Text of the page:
Listen, I think my favoritest urban fantasy book of all time is Stephen Blackmoore’s Dead Things. And it’s since bloomed into a bad-ass series for LA necromancer Eric Carter, who is usually in deep with supernatural shenanigans — ghosts, gods, Death Herself. You know, the usual. I’m a book behind (as I’m awful about keeping up with series), but today the newest is out — Ghost Money is here, and so Blackmoore emerges from the ash and the mist to drop a guest post in your lap. Here, then, is a post about death and dying. (And check out his series — it’s important to support authors right now, and with a huge bonus, you also support yourself too because hey, BOOKS ARE AWESOME.)
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This is a bad time for all of us. The world is in a swirling shitstorm and when the dust, poop, whatever just go with it, settles the world is going to look very different than it does today.
The middle of a pandemic is maybe not the best time to release a book, and certainly not a book where death is a central theme. I recognize this, and I hope this doesn’t come across as flippant, or in any way disrespecting the very real fact that someone reading this may very well have a friend or a loved one sick, in the hospital, dead.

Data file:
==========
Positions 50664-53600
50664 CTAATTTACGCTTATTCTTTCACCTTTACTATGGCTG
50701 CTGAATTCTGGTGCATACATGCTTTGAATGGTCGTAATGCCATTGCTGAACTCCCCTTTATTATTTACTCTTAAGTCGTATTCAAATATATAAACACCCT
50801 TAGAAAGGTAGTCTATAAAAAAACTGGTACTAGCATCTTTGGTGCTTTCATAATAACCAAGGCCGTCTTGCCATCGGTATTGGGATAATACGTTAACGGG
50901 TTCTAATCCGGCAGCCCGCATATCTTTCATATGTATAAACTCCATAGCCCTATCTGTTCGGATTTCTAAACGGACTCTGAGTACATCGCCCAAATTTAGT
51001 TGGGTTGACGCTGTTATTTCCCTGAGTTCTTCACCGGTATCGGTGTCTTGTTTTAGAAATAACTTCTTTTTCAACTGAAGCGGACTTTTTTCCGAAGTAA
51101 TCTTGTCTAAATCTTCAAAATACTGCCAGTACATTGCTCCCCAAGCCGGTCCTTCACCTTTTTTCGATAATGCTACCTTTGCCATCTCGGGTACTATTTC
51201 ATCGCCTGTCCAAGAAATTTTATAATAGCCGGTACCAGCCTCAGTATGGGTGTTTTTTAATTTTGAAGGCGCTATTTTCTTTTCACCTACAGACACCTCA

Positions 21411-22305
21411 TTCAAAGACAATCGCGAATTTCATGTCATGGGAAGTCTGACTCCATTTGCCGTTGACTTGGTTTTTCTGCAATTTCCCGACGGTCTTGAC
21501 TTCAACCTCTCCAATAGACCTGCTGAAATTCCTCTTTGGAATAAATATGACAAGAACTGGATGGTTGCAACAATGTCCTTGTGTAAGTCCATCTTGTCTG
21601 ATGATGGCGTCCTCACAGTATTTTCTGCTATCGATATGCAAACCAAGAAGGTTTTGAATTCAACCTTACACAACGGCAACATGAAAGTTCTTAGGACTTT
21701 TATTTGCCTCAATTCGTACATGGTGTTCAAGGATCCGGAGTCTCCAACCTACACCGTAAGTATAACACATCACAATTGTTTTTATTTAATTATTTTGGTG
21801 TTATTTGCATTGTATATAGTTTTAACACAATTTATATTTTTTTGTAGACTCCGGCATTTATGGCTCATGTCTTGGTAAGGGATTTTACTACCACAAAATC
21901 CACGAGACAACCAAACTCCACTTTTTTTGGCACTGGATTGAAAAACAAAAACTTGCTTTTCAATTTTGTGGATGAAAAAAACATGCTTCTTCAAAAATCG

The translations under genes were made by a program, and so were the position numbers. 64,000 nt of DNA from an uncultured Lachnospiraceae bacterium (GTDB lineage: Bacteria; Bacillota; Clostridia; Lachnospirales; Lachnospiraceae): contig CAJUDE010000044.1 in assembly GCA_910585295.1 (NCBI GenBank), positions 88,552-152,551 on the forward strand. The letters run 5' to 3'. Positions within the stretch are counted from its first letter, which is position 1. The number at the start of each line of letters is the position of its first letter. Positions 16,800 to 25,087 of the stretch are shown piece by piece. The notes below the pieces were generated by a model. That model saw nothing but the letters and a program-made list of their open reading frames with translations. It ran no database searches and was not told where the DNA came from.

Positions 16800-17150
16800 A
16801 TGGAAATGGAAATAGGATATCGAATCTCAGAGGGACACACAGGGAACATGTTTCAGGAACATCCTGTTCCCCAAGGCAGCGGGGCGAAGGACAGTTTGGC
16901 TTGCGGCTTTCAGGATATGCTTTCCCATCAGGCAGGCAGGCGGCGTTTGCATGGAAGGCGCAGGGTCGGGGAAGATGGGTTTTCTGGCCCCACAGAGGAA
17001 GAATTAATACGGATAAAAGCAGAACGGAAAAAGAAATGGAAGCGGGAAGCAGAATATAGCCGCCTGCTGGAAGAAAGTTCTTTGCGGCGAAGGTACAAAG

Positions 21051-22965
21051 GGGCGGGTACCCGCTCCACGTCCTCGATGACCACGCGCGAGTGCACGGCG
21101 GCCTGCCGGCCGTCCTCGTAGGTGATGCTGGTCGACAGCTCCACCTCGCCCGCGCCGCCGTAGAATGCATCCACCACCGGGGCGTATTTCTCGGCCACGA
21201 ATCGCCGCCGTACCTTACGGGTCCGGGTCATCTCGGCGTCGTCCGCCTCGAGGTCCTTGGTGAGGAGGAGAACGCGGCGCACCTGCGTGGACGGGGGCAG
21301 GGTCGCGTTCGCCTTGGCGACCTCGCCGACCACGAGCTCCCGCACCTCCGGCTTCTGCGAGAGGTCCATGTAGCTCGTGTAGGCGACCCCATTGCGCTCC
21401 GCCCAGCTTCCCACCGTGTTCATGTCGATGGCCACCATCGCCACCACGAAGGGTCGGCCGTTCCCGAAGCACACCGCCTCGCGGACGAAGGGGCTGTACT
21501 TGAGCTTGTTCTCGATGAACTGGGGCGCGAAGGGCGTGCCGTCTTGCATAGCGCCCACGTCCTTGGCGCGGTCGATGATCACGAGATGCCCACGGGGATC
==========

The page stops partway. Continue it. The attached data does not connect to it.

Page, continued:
Yes, this is marketing. Yes, I’m writing this because I hope some of you will be interested in my writing enough to buy my books. But stay with me for a minute, if you would. Marketing or no, I do have a couple of things to say on the topic of dying.
The Eric Carter series is urban fantasy about a modern-day necromancer in Los Angeles. His parents are dead, his best friend is not only dead but had his soul ripped to shreds, he’s married (read: shotgun wedding) to the folk-saint Santa Muerte / Aztec goddess of death Mictecacihuatl. He and Death are on a literal first name basis.
For all that death you’d think there’d be more talk about an afterlife. There’s some. Most of the third book, HUNGRY GHOSTS, takes place in Mictlan, the Aztec land of the dead. In Carter’s world gods are real, the dead go to wherever the dead are going to go, Valhalla, Heaven, Elysium, or the Void. But what does that mean? Carter knows about Mictlan firsthand, but beyond that? Hasn’t a clue.
And, of course, neither do I. How much of Carter’s view on the world is mine, just as how much of any character’s viewpoint is the author’s, is hard to nail down. I know I wouldn’t do half the shit he would. Mostly because he can be an idiot. But also because there are lines he’ll cross that I won’t. I’ll keep to myself which ones those are.
One place I know where he and I are in sync, however, is in my view of death and dying.
Regardless where a soul, if it exists, goes, if anywhere, when someone dies, they’re dead. I know that sounds like a remarkably stupid thing to point out, but how many times have you heard someone say, “They’re in a better place.” Really? Better? 24/7 booze fountains and cocaine roadways? Strippers of every stripe giving out lapdances and handjobs?